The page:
Multi-tiered System of Supports (MTSS)

  • mtss parent

    Multi-Tiered System of Supports, or MTSS, will help our teachers work together more efficiently, use data more effectively and approach their work more strategically. The overarching goal is to improve the quality of instruction that every single child receives.
    Here's what you need to know: 

    What is MTSS?


    Multi-Tiered System of Supports, or MTSS, allows teachers to quickly identify student needs and the best methods to address them. These can be needs of individual students or groups of students, related to academics, behavior or both. The idea is to get each and every student – those with profound needs, those who are exceptionally gifted and all those in between – what he or she requires to be successful.
    Administrators, teachers and specialists have undergone intensive training. MTSS coaches assist them in making sure they are using best practices to make sure all students are getting what they need to succeed. 

    Why MTSS?

    Super SibankaIt will make all students more successful in school and on track for graduation, while preparing them to be college or career ready. MTSS has been implemented and proven effective in districts across the country. An independent study released in January, for example, found that “Kansas MTSS is substantially contributing to improved student outcomes at the local level, as well as benefitting teachers, improving instruction, and supporting better school functioning.”


    How does MTSS work?

    MTSS has three levels, or tiers, of instruction and support, all aimed at giving teachers a streamlined way to provide the best instruction to all students.

    • Tier I includes the instruction and support provided to all children. 
    • Tier II serves students needing more help. Extra instruction and support often are provided to these children in small groups. 
    • Tier III is for children who need intense support in order to succeed. Extra instruction and support are provided, often in even smaller groups or one-on-one.


    MTSS provides guidelines to more quickly identify both challenges and solutions. Timely data – including test scores, suspension rates, attendance and more – are used to help problem solve and identify the levels of supports needed for students.
     Here’s an example:

    Say the reading proficiency of a group of third graders has declined compared to prior years. Teams of teachers would discuss instruction, curriculum and the learning environment.

    They may find that some teachers are not using the most effective teaching practices (instruction), that reading materials aren’t assigned to students based on their current skill level (curriculum) and that absenteeism is high during first period (learning environment).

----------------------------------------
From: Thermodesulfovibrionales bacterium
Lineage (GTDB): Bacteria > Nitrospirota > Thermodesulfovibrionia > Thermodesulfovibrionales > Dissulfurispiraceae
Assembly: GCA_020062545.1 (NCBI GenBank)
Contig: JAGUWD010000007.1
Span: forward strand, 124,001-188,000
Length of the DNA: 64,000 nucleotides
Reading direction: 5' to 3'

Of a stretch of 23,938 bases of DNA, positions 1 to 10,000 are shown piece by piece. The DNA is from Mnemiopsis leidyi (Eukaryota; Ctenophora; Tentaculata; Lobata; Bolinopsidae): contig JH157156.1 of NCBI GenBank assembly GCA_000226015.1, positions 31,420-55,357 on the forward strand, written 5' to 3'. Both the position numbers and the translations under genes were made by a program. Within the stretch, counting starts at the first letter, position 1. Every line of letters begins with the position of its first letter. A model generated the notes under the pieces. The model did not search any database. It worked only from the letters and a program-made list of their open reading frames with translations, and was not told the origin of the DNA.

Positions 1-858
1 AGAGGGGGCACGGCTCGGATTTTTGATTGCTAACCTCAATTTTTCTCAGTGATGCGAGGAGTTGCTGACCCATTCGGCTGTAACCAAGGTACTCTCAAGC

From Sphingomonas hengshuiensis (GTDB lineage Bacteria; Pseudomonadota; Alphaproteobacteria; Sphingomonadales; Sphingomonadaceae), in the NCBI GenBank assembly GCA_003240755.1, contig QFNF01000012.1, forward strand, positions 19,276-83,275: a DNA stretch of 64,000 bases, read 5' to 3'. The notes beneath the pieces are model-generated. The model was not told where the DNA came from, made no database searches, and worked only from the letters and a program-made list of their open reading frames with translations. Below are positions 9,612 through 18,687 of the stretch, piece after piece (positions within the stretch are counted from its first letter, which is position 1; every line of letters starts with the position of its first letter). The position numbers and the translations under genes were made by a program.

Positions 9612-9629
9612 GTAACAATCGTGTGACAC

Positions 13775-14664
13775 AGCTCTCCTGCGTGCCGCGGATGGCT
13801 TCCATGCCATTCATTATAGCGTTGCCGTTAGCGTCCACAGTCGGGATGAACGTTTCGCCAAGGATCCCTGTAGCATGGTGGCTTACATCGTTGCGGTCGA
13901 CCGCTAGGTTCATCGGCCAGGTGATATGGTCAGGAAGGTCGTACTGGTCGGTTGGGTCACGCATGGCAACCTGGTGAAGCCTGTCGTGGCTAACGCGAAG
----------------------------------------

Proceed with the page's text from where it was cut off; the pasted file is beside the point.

That same team brainstorms and implements solutions, such as sharing better classroom strategies among teachers, demonstrating how to better differentiate reading assignments, and working with parents and transportation officials to reduce morning. Going forward, the team looks at data to find out if their solutions worked and makes changes as needed.

    How is MTSS different than current practice?

    mtss teachers
    Of course, this kind of evaluation and intervention already is taking place. School Improvement Teams are groups of teachers and school leaders who look at schoolwide trends and work to implement solutions. Professional Learning Teams are smaller groups, usually organized by grade-level or subject area, who work on the needs of individual students or groups of students, sometimes with the help of social workers, counselors, ESL teachers, etc.

    MTSS connects all efforts of the school to ensure each student is successful. Teachers and administrators speak a common language and use a data–driven problem–solving process to address areas of need.


    What does MTSS mean for me and my child?

    One of the keys to the success of MTSS is developing strategies that are effective for a particular student. Parents are an essential part of that equation. You know your child’s interests and strengths and also know interventions tried in the past, those that worked and those that didn’t. MTSS encourages teachers and parents to effectively communicate, collaborate, and problem solve using data to best meet the needs of your child.


Tips for Parents

Get to know your child’s teacher and actively participate with them in problem-solving discussions.
Communicate your child's interests, strengths and weaknesses.
If your child is receiving a Tier II or Tier III intervention, ask school staff what academic or behavioral area is being addressed and how your child’s progress is being monitored.
Ask what you can do to be a part of the solution.
Suggest strategies and interventions based on what you know works at home.
Ask when the school will update them on the results of the intervention. 
Praise your child for any improvement in the area of concern.